Utility vs Security Token: What’s Your Cup of Crypto?
In the fast evolving cryptocurrency space, is it better to put your money into a security token or a utility token – and what is the difference between the two?
Security and utility tokens are the two dominant tokens currently in operation in the decentralised crowdsourcing or initial coin offering (ICO) space, although there are major differences between the two that are not widely appreciated.
If a cryptocurrency derives its value from a tradable asset then it is classified as a security token and is subject to regulation by the Securities and Exchange Commission (SEC) in the US, the Financial Conduct Authority (FCA) in the UK, and the European Securities and Markets Authority (ESMA) in the EU.
But if a cryptocurrency derives its value or utility within a closed ecosystem or decentralised network that has no external value in the real world, then it is merely a utility token and thereby escapes the regulatory dragnet in most jurisdictions.
The problem is that the crypto space has experienced such explosive growth in recent years that many start-ups and ICOs are ignorant of this vital distinction – some wilfully – and have either launched security tokens without notifying the appropriate regulatory authorities or are guilty of being security tokens deliberately masquerading as utility tokens in order to evade the regulators’ grasp.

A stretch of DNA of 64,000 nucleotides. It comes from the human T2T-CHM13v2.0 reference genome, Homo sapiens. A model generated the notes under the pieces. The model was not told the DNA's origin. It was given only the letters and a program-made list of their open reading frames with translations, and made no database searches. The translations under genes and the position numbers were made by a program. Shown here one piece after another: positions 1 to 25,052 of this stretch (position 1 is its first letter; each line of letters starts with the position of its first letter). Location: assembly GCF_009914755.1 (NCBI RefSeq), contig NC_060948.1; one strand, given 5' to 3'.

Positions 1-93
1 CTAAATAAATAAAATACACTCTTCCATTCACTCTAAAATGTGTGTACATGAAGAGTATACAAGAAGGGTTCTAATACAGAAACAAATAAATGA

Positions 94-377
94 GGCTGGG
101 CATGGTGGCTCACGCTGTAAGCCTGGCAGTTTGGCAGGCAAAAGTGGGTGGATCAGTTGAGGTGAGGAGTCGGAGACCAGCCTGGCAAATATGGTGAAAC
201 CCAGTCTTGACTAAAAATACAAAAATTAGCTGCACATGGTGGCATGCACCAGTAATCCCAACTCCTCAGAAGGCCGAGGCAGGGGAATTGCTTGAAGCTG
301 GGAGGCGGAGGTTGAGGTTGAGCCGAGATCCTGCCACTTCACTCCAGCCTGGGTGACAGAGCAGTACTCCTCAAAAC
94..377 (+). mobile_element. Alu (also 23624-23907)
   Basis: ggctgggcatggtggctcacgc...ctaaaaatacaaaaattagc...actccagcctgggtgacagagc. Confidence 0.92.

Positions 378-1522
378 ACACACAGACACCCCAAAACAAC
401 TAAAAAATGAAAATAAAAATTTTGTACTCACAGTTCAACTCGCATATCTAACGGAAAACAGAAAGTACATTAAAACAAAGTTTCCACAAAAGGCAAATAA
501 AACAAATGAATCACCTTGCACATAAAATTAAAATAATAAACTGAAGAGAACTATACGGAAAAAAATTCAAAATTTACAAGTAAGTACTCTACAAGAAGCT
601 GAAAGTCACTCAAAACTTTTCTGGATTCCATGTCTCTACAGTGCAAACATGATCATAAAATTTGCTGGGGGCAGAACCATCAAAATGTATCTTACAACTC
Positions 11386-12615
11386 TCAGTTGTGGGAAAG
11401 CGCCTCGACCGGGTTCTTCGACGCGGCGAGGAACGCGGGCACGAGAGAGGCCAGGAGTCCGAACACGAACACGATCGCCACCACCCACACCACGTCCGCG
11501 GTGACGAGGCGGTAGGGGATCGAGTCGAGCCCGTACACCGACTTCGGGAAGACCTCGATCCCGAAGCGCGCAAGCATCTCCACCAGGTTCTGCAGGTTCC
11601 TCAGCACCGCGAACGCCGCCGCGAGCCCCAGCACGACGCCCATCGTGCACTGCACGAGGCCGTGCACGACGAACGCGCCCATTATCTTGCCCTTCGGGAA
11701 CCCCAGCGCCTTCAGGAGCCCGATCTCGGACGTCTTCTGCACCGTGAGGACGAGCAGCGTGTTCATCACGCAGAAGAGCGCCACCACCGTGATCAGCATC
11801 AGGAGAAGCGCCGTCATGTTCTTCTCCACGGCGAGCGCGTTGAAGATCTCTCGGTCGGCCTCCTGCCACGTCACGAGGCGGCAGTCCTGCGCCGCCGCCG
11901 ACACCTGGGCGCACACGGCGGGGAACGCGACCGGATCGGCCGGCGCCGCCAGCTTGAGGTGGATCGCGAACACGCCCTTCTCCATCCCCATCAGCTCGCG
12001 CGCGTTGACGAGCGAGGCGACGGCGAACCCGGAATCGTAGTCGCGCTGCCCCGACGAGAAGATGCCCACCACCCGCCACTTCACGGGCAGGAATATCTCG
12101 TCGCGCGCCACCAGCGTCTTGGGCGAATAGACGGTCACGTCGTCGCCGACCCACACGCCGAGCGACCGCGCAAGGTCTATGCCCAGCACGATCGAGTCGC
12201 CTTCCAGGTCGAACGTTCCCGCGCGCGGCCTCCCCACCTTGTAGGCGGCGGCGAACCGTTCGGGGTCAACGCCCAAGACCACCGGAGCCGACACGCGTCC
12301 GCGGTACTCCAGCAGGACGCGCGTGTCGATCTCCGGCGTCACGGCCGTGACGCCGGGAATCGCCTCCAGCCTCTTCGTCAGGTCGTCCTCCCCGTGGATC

In the US (and pretty much everywhere else), the litmus test as to whether a token is a security or not is the so-called Howey Test, handed down by the US Supreme Court in 1946, which states that a transaction is an investment contract or security if it exhibits all of the following four key features:
1. An investment of money
2. In a common enterprise
3. With an expectation of profits
4. From the efforts of a third party or parties
If a token entails an investment of money but none of the other three elements, then it is not a security, and is not subject to regulation. Utility tokens like Filecoin, tZERO and Ether are indeed utilities – but most of the rest are securities.
Good and bad tokens
As a consequence, some commentators, analysts and coin exchanges have branded all utility tokens as good and all security tokens as bad, which is unfortunate because not all security tokens are bad and not all utility tokens are good.